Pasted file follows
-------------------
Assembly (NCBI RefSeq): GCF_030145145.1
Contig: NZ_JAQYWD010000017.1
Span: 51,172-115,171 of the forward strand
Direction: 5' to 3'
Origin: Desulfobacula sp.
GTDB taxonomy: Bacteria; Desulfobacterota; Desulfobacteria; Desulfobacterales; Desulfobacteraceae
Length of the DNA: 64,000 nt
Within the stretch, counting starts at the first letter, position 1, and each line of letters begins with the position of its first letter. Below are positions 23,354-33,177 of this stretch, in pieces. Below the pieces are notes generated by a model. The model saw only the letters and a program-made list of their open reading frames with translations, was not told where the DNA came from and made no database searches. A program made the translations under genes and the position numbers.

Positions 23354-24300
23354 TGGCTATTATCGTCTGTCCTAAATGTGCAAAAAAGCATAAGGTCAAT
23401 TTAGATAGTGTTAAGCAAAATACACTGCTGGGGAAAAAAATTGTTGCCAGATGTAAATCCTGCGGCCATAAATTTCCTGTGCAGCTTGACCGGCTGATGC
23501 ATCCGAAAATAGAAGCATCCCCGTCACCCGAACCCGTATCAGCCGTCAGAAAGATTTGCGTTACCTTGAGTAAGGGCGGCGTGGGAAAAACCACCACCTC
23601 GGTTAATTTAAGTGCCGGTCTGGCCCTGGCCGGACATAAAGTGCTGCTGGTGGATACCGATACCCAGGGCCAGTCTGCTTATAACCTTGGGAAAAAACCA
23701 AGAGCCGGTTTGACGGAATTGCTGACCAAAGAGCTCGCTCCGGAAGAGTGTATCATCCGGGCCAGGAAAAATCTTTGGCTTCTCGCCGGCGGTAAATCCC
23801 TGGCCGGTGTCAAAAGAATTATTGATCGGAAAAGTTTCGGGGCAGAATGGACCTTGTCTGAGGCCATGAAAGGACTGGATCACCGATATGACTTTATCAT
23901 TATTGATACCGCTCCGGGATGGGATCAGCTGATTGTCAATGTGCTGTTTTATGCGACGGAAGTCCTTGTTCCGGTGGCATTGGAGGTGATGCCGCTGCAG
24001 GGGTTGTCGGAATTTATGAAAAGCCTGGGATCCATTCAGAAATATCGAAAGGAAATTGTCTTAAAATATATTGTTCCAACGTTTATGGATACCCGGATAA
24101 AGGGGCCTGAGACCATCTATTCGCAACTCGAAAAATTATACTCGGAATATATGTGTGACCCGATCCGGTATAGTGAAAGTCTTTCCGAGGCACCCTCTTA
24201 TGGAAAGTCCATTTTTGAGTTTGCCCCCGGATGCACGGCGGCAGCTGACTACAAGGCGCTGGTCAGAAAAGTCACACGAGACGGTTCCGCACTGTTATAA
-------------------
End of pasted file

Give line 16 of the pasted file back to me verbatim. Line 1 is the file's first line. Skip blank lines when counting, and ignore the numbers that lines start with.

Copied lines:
23901 TATTGATACCGCTCCGGGATGGGATCAGCTGATTGTCAATGTGCTGTTTTATGCGACGGAAGTCCTTGTTCCGGTGGCATTGGAGGTGATGCCGCTGCAG